January 6, 2011
Calm seas, and chakras.
Above, last night’s sunset. Or, more accurately, sunsink. Somewhere around 25 degrees latitude; everywhere, balmy. Shortly prior to this, the Symphonic Voyages passengers were treated to a terrific symphony concert of Tchaikovsky and Stravinsky, plus sea-faring soprano Susan Lorette Dunn’s wonderful performance of a set of fun songs by Canteloube. Thanks to the combination of seasoned pro musicians and conductor Larry Rachleff’s truly magic wand, everything sounds very, very beautiful and cohesive. A man said to me, “I expected this to be good. But I didn’t expect it to be this good!”. Yup.
And I gotta say, there is absolutely nothing to compare to the experience of listening to this level of music, while sitting comfortably in an 800 seat theater on a long, plush velvet banquette with plenty of room to stretch your legs, along with a little glass table that can hold a beverage, should a listener choose to enjoy one during the performance. I wish all concert halls were designed as well as this one was to accommodate something as common as four limbs joined together by a torso. While the acoustics are no match for L.A.’s Disney Hall, the pure enjoyment of sitting in a relaxed, natural position allows the music to infiltrate my heart in a way that Disney’s ultra-cramped seats cannot. I’m not a very large human, yet the mere act of attempting to cross my legs in that venue requires an athletic skill set I’ve yet to master.
The one thing that everyone, whether on stage or in the audience, has had to get used to as an accompaniment to all this great music, is the constant, gentle [usually] swaying of the boat. The trip has been very calm, but this is a big ocean with some swells that you feel more than actually see. The intrepid soloists anchor their feet to the floor with a wider than normal stance to steady themselves, and Larry Rachleff does his best to not look at the curtains hanging behind the orchestra that occasionally move back and forth at, unhelpfully, a different tempo than the band. All I can say is that performing at Carnegie will be dull after this.
Then, shortly after the sunsink above, I emceed a lovely woodwind quintet concert held, like the concert of my string quintet the evening before, in a 300 seat nightclub. The audience sat in comfortable club chairs at small tables, and I got a kick out of the multi-colored LED lights flashing ever-so-gently over the performers’ heads. While I find the 20th century Barber and Ligeti quintets really compelling, a little of the 18th century Reicha goes a long way for me, and by the third of the four movements I was glad to have the disco lights dancing away to the bouncy music.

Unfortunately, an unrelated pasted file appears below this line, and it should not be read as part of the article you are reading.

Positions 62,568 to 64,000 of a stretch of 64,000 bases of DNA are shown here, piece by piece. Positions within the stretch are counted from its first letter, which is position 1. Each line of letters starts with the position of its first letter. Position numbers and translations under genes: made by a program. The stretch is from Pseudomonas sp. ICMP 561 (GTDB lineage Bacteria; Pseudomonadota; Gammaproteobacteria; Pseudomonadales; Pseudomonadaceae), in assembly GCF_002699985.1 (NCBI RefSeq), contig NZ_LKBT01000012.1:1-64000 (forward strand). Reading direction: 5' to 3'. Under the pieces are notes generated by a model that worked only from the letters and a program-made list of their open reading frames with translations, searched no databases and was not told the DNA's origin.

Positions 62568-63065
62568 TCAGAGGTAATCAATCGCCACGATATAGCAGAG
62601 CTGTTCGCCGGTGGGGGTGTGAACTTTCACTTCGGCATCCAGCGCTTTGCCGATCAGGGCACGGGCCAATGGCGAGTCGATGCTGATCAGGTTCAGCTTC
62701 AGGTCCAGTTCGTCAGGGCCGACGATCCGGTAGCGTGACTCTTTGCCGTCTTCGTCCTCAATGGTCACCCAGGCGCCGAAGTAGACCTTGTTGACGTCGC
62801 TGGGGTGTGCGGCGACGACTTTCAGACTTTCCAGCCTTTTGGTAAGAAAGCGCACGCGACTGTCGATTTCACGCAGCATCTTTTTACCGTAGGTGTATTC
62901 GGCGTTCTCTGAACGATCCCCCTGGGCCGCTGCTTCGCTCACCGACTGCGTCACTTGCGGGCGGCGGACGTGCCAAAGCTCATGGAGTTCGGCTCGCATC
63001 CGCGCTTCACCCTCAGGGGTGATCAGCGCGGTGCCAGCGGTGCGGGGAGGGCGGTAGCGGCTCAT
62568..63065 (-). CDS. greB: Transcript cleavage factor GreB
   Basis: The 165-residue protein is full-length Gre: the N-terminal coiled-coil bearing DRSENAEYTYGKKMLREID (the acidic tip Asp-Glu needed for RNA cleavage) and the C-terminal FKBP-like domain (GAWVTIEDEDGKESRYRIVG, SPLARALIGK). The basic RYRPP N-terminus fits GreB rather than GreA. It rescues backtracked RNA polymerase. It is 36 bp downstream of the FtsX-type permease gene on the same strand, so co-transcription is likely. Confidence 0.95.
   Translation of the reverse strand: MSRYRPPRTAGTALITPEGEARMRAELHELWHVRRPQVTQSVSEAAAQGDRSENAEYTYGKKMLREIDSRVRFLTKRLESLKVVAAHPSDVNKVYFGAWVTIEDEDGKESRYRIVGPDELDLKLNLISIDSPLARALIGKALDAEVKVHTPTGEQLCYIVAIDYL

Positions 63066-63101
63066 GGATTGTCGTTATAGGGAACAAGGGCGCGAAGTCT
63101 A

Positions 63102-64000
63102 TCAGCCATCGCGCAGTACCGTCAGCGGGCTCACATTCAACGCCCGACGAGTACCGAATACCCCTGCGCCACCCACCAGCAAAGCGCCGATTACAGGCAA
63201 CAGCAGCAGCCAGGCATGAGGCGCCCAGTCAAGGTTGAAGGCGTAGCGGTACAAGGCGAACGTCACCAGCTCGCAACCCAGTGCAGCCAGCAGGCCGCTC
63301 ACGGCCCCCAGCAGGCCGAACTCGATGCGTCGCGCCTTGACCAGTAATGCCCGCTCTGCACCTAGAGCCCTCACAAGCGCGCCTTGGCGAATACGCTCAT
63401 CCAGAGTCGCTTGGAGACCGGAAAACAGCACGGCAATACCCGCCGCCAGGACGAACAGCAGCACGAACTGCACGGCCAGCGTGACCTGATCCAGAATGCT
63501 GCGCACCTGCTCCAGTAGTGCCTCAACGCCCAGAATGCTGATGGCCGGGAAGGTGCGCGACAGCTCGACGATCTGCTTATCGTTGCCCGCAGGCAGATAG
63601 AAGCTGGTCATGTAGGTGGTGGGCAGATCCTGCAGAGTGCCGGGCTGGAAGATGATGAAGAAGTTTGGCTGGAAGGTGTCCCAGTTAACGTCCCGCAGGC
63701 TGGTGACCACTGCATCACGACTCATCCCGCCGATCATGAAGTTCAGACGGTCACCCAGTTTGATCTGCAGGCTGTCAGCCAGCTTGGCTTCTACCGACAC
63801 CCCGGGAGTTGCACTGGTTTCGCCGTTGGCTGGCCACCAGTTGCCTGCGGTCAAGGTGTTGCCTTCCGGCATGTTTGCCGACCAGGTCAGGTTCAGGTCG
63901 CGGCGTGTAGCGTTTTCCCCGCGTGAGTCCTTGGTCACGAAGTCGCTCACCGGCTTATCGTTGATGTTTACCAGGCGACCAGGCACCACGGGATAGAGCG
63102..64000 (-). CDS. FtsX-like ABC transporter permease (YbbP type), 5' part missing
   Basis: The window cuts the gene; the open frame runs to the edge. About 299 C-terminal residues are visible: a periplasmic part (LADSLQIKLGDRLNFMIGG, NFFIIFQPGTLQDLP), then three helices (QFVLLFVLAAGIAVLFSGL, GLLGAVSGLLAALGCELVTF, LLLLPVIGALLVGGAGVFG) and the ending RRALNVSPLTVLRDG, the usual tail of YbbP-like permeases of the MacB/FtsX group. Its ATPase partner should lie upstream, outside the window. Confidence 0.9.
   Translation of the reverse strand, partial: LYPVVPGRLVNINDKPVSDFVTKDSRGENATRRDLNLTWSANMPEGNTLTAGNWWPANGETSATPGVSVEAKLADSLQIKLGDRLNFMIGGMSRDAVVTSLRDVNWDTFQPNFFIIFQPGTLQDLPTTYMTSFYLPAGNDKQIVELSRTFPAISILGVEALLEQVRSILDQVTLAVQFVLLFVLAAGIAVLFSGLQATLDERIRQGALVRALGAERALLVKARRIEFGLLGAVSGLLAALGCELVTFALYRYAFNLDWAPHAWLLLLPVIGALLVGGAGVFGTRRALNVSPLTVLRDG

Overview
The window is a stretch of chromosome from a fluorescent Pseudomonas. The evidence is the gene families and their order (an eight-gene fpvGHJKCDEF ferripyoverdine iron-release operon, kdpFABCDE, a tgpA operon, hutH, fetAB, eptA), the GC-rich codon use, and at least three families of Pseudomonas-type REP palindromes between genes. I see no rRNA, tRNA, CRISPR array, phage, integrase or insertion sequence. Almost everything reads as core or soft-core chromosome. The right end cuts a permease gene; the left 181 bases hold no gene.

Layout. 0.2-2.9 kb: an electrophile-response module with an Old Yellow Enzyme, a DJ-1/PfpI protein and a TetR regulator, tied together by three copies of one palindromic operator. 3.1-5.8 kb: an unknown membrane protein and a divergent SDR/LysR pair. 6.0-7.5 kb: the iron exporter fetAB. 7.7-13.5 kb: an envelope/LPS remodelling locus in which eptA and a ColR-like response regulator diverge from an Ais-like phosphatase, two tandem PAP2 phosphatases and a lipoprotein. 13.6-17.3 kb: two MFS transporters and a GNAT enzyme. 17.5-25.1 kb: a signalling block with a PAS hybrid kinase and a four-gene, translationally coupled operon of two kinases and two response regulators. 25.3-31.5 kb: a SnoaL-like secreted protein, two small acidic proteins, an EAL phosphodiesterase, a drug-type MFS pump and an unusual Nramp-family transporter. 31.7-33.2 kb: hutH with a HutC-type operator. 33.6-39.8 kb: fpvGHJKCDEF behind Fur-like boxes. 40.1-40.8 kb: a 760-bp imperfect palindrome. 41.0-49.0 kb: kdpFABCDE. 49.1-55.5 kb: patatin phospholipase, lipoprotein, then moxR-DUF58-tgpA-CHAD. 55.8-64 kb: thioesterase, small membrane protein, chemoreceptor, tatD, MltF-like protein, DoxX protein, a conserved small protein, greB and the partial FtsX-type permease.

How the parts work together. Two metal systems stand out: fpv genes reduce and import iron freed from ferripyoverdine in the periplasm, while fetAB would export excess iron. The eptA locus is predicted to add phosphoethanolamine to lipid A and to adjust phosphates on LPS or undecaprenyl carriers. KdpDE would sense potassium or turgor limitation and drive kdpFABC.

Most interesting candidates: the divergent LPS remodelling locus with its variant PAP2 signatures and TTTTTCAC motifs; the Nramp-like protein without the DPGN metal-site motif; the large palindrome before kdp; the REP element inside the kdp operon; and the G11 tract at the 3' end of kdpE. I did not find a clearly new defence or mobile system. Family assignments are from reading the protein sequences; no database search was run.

After all this music and comfort, it was on to join my entertaining table mates (some Symphonic Voyages music people and others our music patrons) at the second seating of dinner, and after an especially good meal and set of conversations, six of us ambled upstairs to a small lounge for a private bourbon tasting. The presentation of a flight of five little snifters of this quintessentially American spirit was given by Olga, a gorgeous Russian woman with an accent so thick it could cut through the heart of the steeliest KGB agent. Yet she turned out to be incredibly knowledgeable about bourbon. Unlike me, Olga turns her nose up at her native WODka.
There are so many levels of meaning in this photo.
Inspired by all that really excellent bourbon and further hilarity (which was also inspired by all that bourbon), our happy herd of six musical mariners decided to hit the casino. While it’s usually a good rule of thumb to never enter a casino after a private bourbon tasting, and especially after a private bourbon tasting which followed a wine-infused dinner, we ignored that rule. And while everyone knows that the worst odds in the house are at the roulette table, I ignored that tidbit of wisdom, too.
But the Patron Saint of Ignorant Composers-in-Flotation was smiling on me, and I actually tripled my money within the hour. Whoo hoo!
Now, had I put down some big bucks, this would be a great story. But the sad, timid truth is that I only gambled twenty bucks. So I enjoyed the glee of creating neat piles of bright yellow $1 chips that smiled in front of me, and once I completed a row of six stacks of ten, I just stopped. And cashed in.
My deck is dead center, overlooking the stern, as you saw in the video below. But thanks to the magic of TV, I can also see the bow!
As I type this I’m 1571 miles away from Baltimore, and many more than that from my usual daily routine three thousand miles from there. We’ve gotten to 22 degrees latitude, not too far from the Dominican Republic, and we arrive at St. Thomas tomorrow morning. Snorkeling awaits! As does a recital Cho-Liang (Jimmy) Lin and accompanist Jeewon Lee will give this afternoon, and a single malt tasting this evening. If I’m not careful, I’m gonna give “composer in flotation” a new meaning! Watch this space for further developments and more reports from the happy high C’s and F-sharps!